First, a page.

and loved me.  As I grew, I knew it was time to make a change.  I prayed to God to help me get out of the life I was living.

But before I could make a change, I was pregnant again and gave birth to my fourth child, a daughter I named Ije.  I knew
I couldn’t leave my boyfriend now.  Besides, who would want me?  Roses saw how discouraged I was, and she suggested
that we start attending prayer meetings at the Brooklyn Tabernacle.  I worked near the church, so on Tuesdays I would
pay the babysitter extra to keep the kids while I attended the prayer meeting.  At those meetings, I opened up my heart
to the Lord and cried out to him about my life.  On Sundays I attended the regular services, bringing my kids with me to
attend the BT Kids services.  Once again I knew the way I was living wasn’t pleasing the Lord and that I needed to do
something about it.  I thought perhaps getting a commitment from my boyfriend would fix things.

“I can’t live this way anymore,” I told him.  “It’s not right for me to live with a man if I am not married to him.”

“Okay, so we’ll get married,” he said.

I was excited that finally I would get things right before God.  And I truly thought that once we were married, things would
get better between us, but nothing changed.  Even though he was now my husband, he continued to belittle and berate

One day he came home and said he’d found a job in New Jersey.  He wanted to live there during the week so he could
be closer to his office.  On weekends he would come home.  I was worried.  That wasn’t the way most marriages worked,
and with four kids and a full-time job, I depended on his help on the rare occasions he offered it.  But his mind was made
up, and I could only agree with his decision.  So I worked and took care of the kids by myself during the week.

At least I was still close to my church.  It was my faith that sustained me during those exhausting days.  God gave me an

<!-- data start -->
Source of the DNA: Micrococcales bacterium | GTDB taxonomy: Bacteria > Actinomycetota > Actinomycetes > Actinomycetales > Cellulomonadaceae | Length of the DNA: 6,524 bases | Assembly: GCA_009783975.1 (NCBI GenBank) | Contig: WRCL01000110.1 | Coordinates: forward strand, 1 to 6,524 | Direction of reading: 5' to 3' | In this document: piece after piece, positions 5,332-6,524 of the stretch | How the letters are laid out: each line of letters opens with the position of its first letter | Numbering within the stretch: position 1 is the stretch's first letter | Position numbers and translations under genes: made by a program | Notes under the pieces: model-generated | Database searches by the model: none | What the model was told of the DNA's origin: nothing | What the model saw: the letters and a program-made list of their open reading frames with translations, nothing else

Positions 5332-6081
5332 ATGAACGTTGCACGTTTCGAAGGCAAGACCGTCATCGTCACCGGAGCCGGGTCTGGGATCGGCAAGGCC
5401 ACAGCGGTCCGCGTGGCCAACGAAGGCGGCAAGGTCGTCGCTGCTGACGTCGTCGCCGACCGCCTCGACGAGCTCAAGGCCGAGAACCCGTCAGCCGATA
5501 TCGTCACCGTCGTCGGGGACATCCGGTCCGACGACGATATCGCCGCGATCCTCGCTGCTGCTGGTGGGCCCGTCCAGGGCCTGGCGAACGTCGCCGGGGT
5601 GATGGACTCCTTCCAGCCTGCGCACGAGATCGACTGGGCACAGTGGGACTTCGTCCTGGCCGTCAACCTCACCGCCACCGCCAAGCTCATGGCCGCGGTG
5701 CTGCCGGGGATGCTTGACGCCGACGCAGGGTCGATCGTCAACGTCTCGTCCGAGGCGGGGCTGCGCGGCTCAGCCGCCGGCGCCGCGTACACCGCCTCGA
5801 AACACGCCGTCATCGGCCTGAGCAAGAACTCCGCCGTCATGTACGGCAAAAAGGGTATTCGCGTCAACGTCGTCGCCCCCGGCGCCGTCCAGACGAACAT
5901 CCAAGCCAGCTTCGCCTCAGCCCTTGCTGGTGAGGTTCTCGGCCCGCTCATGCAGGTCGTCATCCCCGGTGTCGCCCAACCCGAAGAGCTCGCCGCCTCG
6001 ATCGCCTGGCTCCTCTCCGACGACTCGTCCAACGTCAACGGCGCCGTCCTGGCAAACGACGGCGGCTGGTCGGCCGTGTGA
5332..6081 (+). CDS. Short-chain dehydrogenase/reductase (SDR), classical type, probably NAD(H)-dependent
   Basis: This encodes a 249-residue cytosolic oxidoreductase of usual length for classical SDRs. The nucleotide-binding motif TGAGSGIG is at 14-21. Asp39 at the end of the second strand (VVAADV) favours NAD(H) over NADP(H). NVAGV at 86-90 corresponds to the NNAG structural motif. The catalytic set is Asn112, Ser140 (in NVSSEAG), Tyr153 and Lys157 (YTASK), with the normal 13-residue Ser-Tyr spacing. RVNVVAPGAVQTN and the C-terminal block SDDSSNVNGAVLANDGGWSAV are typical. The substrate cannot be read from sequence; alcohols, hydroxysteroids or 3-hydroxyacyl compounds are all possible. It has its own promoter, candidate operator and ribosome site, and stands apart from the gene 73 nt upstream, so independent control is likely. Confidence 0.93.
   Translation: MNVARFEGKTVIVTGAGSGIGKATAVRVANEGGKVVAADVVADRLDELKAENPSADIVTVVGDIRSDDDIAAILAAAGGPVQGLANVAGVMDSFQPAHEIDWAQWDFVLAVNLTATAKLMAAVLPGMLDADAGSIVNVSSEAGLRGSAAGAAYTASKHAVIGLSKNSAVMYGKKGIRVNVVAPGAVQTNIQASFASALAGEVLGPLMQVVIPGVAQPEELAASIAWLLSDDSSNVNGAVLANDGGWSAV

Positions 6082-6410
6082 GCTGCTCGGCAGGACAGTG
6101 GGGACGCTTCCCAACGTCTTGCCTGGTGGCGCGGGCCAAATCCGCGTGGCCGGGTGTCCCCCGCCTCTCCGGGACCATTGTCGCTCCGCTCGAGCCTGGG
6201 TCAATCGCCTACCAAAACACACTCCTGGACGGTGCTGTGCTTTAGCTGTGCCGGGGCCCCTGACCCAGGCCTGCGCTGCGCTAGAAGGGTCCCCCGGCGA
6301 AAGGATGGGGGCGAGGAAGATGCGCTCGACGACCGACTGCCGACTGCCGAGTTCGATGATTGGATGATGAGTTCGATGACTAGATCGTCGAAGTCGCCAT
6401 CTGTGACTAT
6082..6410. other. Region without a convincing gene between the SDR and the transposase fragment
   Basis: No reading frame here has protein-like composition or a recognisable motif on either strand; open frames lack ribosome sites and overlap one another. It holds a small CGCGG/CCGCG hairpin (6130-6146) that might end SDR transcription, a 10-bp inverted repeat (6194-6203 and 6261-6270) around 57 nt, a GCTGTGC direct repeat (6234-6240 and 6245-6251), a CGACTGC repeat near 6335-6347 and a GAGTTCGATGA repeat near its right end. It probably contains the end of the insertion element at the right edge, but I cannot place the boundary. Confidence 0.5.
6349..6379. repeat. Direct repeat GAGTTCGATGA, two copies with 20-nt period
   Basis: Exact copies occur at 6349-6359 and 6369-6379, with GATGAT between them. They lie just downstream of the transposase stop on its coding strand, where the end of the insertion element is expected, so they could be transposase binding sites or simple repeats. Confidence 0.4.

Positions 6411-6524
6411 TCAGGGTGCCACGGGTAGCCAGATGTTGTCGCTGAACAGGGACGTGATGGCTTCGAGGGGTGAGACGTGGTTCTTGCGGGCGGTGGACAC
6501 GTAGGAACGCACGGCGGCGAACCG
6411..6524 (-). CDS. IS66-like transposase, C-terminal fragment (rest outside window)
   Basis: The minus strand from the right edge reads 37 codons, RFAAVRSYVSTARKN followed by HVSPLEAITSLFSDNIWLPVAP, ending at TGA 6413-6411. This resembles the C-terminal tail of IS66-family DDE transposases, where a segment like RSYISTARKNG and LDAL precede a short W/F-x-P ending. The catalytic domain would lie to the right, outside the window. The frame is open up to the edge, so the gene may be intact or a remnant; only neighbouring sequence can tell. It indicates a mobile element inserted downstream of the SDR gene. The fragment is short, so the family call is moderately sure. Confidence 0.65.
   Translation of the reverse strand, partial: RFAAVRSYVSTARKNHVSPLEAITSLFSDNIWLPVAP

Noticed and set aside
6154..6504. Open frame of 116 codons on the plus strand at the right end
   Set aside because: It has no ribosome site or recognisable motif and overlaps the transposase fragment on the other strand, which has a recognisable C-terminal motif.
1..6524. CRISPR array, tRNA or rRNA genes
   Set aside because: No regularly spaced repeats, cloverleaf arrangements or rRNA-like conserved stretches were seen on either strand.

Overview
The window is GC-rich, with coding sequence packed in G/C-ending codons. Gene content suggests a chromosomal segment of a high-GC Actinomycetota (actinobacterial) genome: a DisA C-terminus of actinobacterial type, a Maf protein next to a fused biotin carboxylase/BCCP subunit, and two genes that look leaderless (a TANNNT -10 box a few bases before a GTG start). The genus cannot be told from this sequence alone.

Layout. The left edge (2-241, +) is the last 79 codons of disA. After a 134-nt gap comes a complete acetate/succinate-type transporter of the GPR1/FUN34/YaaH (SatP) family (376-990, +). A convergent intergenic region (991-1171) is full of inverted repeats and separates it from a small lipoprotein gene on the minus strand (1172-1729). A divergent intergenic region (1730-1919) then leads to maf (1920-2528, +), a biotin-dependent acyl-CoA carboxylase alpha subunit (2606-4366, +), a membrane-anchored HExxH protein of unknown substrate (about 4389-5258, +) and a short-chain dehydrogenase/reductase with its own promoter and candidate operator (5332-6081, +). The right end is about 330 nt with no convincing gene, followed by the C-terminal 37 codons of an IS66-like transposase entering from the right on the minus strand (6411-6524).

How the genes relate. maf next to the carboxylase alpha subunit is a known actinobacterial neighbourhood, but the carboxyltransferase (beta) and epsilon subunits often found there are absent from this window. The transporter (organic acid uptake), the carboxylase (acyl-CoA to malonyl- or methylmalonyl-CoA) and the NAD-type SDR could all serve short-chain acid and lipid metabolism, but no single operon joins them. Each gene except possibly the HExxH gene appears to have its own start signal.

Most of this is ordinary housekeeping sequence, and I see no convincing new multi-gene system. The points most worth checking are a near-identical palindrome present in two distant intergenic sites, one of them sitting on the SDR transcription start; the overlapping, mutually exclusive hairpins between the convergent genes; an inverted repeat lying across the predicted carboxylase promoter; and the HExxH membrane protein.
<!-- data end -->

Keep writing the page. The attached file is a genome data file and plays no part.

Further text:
inner strength, and he guided me on how to be a good mother even though I never had a role model to learn from.  For
example, his Spirit led me to read to my babies and to tell them about Jesus.  And every time the door was open at
church, we were there.  God used the people of the Brooklyn Tabernacle to bless me spiritually and occasionally

I got pregnant again, and this time something went terribly wrong during the delivery.  I called my husband’s home and
his office in New Jersey, but I couldn’t find him anywhere, so I went to the hospital alone.  I could feel something was
wrong, yet the doctors went ahead and induced labor.  The baby was huge, and when he dropped, he dropped so low
that they could no longer do a C-section.  And now he was stuck – he was too big to pass through the birth canal on his
own.  I lay on the table, prayed, and cried out to Jesus.

About that time, the song being played in the delivery room changed and a new song came on.  It was
We Come
, and it was sung by the Brooklyn Tabernacle choir!  It was a sign.  Lord, I know you’re here with me.  I kept
praying silently.  Finally, I heard the doctor say, “We have an emergency.  We can’t get this baby out.”

“Jesus!” was all I could say as the pain grew stronger.

Out of the corner of my eye, I saw a figure in the hall.  He entered the room and asked for some gloves.  I shook from the